11 Craziest New Mexico Homes

Get ready to question the laws of physics. These private homes have such wild architecture you have to wonder if Dr. Seuss had a hand in their design.

Here’s 11 unique, innovative New Mexico homes that really stand out.

The Residence of Architect Bart Prince

Built in 1983, this funky-looking Albuquerque house goes by many names: “The Spaceship House,” “The Hovercraft House,” “The Bug House,” and “OMG WTF is that?”

It’s the residence of New Mexico architect Bart Prince (3501 Monte Vista Blvd. NE), who designed many amazing houses and community centers in New Mexico.

“On the top level are a series of translucent water tubes which are part of a passive solar heating system. There are two spiral stairs which serve the upper area and connect it to the living room and studio. A masonry tower, added in 1990, provides library and drawing storage space,” reports Albuquerque Business First.

Next door (3507 Monte Vista Blvd. NE) is another structure that’s more angles than curves, but still has the same cantilevered style. It’s said to be Prince’s studio.

The Camouflage House

“The Camouflage Home,” or “The Flintstone House” as locals call it, seems to almost disappear into the surrounding rocky desert landscape.

Designed by Santa Fe jeweler Norah Pierson, this 2,300-square-foot home in Lamy isn’t actually made from rock at all. It’s covered with a polyurethane spray foam that’s usually used as insulation to give it a stone-like look and then tinted it to match the environment.

The Turbulence House

via Steven Holl

The Turbulence House, created by architect Steven Holl (2001-2005), sits atop a windy desert mesa in northern New Mexico.

“The form allows turbulent wind to blow through its center. The stressed skin and aluminum rib construction is digitally prefabricated in Kansas City then bolted together on site. A total of 31 metal panels, each with a unique shape are fabricated to form the ‘shell’ of the house,” writes Holl.

The Mead/Penhall Residence

Albuquerque’s Mead/Penhall residence, designed by Bart Prince (1992-1993), is “built on the last vacant lot in a previously developed neighborhood with existing houses on three sides.”

Sometimes called “The Cigar House” due to its shape, the residence “is lifted above the site to take advantage of the distant mountain and valley views. The plan of the house resulted from a response to the clients who wanted to provide for their collection of art and antique furniture in a contemporary environment.”


The Modern Ruin

via Alexander Dzurec and Kate Russell, courtesy of Autotroph Design

“The Modern Ruin” is the name of a house and studio in Agua Fria Traditional Village (3094 Agua Fria), just outside Sante Fe.

Sharing a piece of property with a family member’s house, a green house, chicken coops, and a garden, the new structures designed by Autotroph Design (2011) embody the area’s traditional adobe architecture and its modern industrial infrastructure.

According to Autotroph Design, the goal was to convey a modern ruin — “clean, elegant form with a weathered, hand-hewn feel.”

“Additional factors informing the design include a rooftop deck reached via the single upstairs bedroom, with space for a future green roof. Water catchment and gray water reuse are key to maintaining cottonwood and aspen trees, limber pines, native grasses and restoring the property’s historic orchard.”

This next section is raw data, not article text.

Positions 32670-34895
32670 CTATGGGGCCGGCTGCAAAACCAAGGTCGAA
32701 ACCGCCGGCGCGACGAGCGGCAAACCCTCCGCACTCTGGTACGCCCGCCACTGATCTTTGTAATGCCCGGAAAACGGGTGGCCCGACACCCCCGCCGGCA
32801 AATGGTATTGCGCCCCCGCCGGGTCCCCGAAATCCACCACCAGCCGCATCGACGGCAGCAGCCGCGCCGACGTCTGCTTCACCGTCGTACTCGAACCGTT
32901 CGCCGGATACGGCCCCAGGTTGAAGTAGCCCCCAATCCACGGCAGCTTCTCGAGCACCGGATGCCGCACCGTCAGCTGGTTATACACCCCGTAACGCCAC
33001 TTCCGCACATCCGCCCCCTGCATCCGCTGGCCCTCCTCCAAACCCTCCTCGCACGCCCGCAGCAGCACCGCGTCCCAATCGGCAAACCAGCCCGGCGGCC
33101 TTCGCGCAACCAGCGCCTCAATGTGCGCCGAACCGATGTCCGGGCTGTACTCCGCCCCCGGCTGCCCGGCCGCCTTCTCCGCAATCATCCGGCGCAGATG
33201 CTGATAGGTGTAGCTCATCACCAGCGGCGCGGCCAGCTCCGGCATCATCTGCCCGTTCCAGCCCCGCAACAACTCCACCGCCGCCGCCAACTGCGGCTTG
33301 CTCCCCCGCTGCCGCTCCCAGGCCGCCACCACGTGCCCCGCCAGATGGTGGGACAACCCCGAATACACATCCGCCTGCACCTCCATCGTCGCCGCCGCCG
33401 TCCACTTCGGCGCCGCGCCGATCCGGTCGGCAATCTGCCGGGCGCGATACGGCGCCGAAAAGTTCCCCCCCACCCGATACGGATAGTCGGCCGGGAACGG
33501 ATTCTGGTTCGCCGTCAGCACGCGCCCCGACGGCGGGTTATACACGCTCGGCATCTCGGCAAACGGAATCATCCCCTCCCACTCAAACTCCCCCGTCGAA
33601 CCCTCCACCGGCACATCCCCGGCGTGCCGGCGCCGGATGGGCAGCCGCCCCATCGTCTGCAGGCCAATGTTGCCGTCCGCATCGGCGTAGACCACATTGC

The Scherger/Kolberg Residence

This Albuquerque house designed by Bart Prince (2001-2005) even has its own website. The house takes advantage of the views from the base of the mountain.

“The site backs up to a national park and offers great views of the mountain as well as the city below. The plan of the house wraps around a center courtyard that is used for the main entrance. Sloping roofs and large windows extend the view.”

The Earthship Biotecture Houses of Taos

via Sean Whitley

An Earthship is a type of passive solar house made of natural and recycled materials (like earth-filled tires), designed and marketed by Earthship Biotecture of Taos.

They’re designed to work as autonomous buildings using thermal mass construction and natural cross ventilation assisted by thermal draught to regulate indoor temperature. Earthships are off-the-grid homes, minimizing their reliance on public utilities and fossil fuels. They’re built to utilize the available local resources, especially energy from the sun.

You can find most of them along Earthship Way, just outside of Taos.

The Fu Residence

The Fu Residence in Rio Rancho is another Bart Prince design (1999-2002). Sometimes called “The Snake House,” it’s located on Huron Drive, just north of Northern Boulevard.

“This site slopes gently from west to east toward the Rio Grande valley in the near distance and the Sandia Mountain range beyond,” according to Prince’s website.

The Sage House

“The Sage House” in Taos, designed by architect Jon Anderson and Antoine Predock(2006-2008), has panoramic views of the Sangre de Cristo Mountains.

According to Predock’s website: “The Sage House is organized along a simple arc, focusing views outward to the dramatic landscape. An internal courtyard, sheltered from prevailing southwestern winds with walls, an earthen berm and an orchard, completes the inscribing arc.

Designed for a renowned local chef, the house contains a restaurant quality kitchen and spaces for large social events. The central spaces are organized around the courtyard so that the house can be opened to the landscape for warm weather parties. The courtyard contains a central fire pit and is shaded by trellises for summertime use.”

The Whitmore Residence

via Bart Prince

The Whitmore Residence, or “Glorieta House” as Bart Prince dubbed it (2001-2004), is in Glorieta, New Mexico.